Female. Married; children: two. Education: Earned B.A. (English), and M.S. (education).
Writer. Teacher in New York, retired 2004.
Five RT Book Club Reviewers Choice Awards, three Holt Medallions, two Desert Quill Awards, and a Gold Leaf Award.
"BAYVIEW HEIGHTS" SERIES
Cop of the Year, Harlequin (New York, NY), 1998.
Because It's Christmas, Harlequin (New York, NY), 1998.
Count on Me, Harlequin (New York, NY), 2001.
"AMERICA'S BRAVEST" SERIES
Feel the Heat, Harlequin (New York, NY), 1999.
The Man Who Loved Christmas, Harlequin (New York, NY), 1999.
Code of Honor, Harlequin (New York, NY), 2000.
The Fire Within, Harlequin (New York, NY), 2001.
"SERENITY HOUSE" TRILOGY SERIES
Practice Makes Perfect, Harlequin (New York, NY), 2002.
A Place to Belong, Harlequin (New York, NY), 2002.
Against the Odds, Harlequin (New York, NY), 2003.
The Father Factor, Harlequin (New York, NY), 1995.
A Suitable Bodyguard, Harlequin (New York, NY), 1996.
Michael's Family, Harlequin (New York, NY), 1997.
Just One Night, Harlequin (New York, NY), 1997.
Finally a Family, Harlequin (New York, NY), 2000.
A Christmas Legacy ("Riverbend" series), Harlequin (New York, NY), 2000.
Caught Off Guard (novella; and online), Harlequin (New York, NY), 2002.
Promises to Keep, Berkley Books (New York, NY), 2002.
Trust in Me, Berkley Books (New York, NY), 2003.
Opposites Attract (novella; and online at www.eHarlequin.com), Harlequin (New York, NY), 2003.
After the Fire, Berkley Books (New York, NY), 2003.
The Unknown Twin, Harlequin (New York, NY), 2004.
On the Line, Berkley Books (New York, NY), 2004.
Contributor to The Lipstick Chronicles: Book One (anthology), Berkley Books (New York, NY), 2003, and More Lipstick Chronicles: Book Two (anthology), Berkley Books (New York, NY), 2003.
Kathryn Shay began her second career, as a writer, just ten years before retiring as a teacher in the New York state school system. Many of Shay's books are written as part of romance novel series, including one of her first, Cop of the Year, from her "Bayview Heights" series. In the novel Cassie Smith is a high school teacher of at-risk students in a small Long Island town, one of whom is picked up on suspicion of theft. The arresting officer, Mitch Lansing, becomes a volunteer in Cassie's classroom, but Cassie is uncomfortable with his presence because she experienced a difficult period during her own teen years. Mitch, a Vietnam veteran, has his own issues and does his job of showing the police as being kid-friendly, while not allowing himself to get close to any of them. A romance evolves, and Romance Reader reviewer Cathy Sova commented that although it is "satisfying, it's the secondary characters of the kids I remember most.… The teenage pregnancies, the gang involvement, the drug usage; all are a part of today's high school scene, but Shay makes this a story of hope, not despair."
The third story in the "Bayview Heights" series, Count on Me, is also about a caring woman, Zoe Caufield, who works with troubled teens. Kurt Lansing, a doctor who has returned to the town to set up a medical clinic for young people, is a kind man who is torn between his love for Zoe and his loyalty to his wife. Kurt's past behavior toward Zoe prevents her from trusting him completely with the students who have volunteered at the clinic. Romance Reader's Irene Williams found the teen characters to be "fascinating" and Zoe's friends equally so. "Their change of feelings through the book—from thinking Kurt is a worm to urging Zoe to forgive him—makes Kurt's redemption more believable."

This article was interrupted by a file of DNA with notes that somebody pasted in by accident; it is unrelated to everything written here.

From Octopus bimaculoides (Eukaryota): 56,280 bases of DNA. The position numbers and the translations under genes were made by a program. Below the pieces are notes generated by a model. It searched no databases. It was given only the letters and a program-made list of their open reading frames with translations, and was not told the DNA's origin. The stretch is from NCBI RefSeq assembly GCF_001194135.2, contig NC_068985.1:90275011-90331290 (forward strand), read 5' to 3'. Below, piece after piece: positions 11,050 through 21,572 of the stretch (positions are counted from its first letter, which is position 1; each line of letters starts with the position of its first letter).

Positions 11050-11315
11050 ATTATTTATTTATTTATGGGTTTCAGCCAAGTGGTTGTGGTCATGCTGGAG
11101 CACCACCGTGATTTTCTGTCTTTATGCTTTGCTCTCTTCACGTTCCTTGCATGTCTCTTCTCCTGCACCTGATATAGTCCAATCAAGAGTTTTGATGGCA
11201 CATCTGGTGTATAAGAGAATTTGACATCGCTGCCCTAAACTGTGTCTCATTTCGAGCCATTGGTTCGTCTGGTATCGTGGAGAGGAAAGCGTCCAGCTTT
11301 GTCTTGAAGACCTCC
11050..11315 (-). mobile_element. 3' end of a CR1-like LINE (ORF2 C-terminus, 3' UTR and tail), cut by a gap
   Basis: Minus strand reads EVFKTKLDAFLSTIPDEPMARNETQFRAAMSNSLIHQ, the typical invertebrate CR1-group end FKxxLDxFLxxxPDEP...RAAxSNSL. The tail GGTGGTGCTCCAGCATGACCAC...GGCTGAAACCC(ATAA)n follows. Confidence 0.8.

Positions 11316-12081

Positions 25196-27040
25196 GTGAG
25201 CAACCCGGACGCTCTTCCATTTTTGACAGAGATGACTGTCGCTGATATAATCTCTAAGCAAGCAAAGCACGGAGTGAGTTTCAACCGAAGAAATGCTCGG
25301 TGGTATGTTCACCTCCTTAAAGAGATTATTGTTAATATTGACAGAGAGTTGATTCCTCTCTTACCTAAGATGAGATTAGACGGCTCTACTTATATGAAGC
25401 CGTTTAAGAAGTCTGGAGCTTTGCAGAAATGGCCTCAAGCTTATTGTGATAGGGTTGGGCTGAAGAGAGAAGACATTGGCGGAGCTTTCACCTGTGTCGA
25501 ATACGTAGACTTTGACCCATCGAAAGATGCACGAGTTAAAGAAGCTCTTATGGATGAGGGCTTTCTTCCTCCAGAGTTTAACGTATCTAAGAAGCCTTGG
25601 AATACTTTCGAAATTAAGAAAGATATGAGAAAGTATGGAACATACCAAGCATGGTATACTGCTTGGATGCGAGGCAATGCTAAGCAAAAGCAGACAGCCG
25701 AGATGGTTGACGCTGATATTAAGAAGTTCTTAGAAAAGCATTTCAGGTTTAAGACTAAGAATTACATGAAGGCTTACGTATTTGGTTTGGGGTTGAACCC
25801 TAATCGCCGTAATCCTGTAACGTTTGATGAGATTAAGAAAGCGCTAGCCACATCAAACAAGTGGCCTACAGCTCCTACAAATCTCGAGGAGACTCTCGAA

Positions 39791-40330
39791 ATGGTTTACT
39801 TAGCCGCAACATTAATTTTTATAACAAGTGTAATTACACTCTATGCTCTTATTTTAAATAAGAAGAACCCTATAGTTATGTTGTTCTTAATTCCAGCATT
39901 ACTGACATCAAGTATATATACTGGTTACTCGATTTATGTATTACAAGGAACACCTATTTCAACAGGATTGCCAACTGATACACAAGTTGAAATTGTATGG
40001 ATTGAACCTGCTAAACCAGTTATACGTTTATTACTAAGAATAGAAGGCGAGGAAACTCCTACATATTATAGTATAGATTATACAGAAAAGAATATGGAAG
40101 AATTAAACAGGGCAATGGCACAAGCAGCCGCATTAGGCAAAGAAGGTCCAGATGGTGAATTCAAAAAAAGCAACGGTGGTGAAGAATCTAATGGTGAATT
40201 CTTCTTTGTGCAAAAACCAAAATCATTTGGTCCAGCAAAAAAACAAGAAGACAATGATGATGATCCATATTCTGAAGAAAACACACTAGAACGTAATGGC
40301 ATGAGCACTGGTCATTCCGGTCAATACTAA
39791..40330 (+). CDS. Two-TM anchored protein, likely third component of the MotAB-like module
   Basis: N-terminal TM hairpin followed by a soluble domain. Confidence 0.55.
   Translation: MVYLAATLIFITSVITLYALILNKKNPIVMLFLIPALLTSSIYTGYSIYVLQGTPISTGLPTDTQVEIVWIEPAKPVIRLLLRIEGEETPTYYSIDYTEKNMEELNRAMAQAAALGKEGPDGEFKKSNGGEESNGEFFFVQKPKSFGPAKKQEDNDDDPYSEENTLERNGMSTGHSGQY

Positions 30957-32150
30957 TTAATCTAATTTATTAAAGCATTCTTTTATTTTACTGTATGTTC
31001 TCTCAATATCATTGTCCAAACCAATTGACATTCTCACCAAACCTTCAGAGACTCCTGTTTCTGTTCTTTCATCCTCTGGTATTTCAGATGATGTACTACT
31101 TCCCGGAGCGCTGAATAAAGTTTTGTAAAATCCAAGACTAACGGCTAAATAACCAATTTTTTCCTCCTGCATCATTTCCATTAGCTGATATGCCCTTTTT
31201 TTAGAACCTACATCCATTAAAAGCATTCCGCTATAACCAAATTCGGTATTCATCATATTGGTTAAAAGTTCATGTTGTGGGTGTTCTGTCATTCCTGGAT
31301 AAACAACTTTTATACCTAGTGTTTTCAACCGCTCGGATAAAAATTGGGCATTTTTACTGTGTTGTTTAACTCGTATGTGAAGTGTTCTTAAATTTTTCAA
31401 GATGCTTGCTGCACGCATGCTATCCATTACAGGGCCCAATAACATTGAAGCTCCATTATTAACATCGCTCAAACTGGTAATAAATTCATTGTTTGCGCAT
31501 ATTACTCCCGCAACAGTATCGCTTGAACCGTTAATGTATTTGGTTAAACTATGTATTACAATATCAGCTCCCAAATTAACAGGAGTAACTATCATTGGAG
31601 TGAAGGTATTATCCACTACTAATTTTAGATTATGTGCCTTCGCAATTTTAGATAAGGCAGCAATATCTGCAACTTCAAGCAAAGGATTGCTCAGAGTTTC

Feel the Heat is the first book in Shay's "America's Bravest" series, set in fictional Rockford, New York, and loosely based on the Rochester, New York, fire department. Francey Cordaro is a thirty-year-old firefighter from a family of firefighters who suffers a broken arm while carrying a man from a burning building. Wealthy Alex Templeton goes to the hospital to thank his rescuer, expecting to find a male firefighter. Finding Francey, instead, Alex becomes entranced by her, but she at first wants nothing to do with him because she has dedicated her life to her work and because his status marks him as an outsider. Sova, in Romance Reader, wrote that "the characterizations of Alex and Francey could be fairly described as exquisite.… Francey is that girlfriend of yours whose smarts and fierce independence have caused her to turn her back on the whole dating scene. Alex is perfect as the guy who's weary of the pointless women who see him as a good catch but know nothing of the man underneath the suit."
In the sequel to Feel the Heat, The Man Who Loved Christmas, Francey's wedding brings together her firefighter friend Dylan O'Rourke and emergency medical techniques instructor Beth Winters, who are included in the wedding party. Beth had instructed Dylan when he was a recruit, and she has never approved of what she considers his foolhardy approach to firefighting. He considers her aloof and abrasive, but he does not know about her past and how this impacts her feelings. Sue Klock, in Romance Reader, pointed out that "Shay's years of teaching illuminate The Man Who Loved Christmas. Her research into the world of professional firefighters shows clearly. The outstanding feature of this book is the insight gained into the heads and hearts of recruits in a grueling training program for firefighters."
The firefighting theme continues in the third and fourth books of the series—Code of Honor and The Fire Within—both of which were reviewed by Romance Reader's Jean Mason. Mason called Shay "an immensely talented author who has succeeded in recreating the world of urban firefighters with impressive fidelity."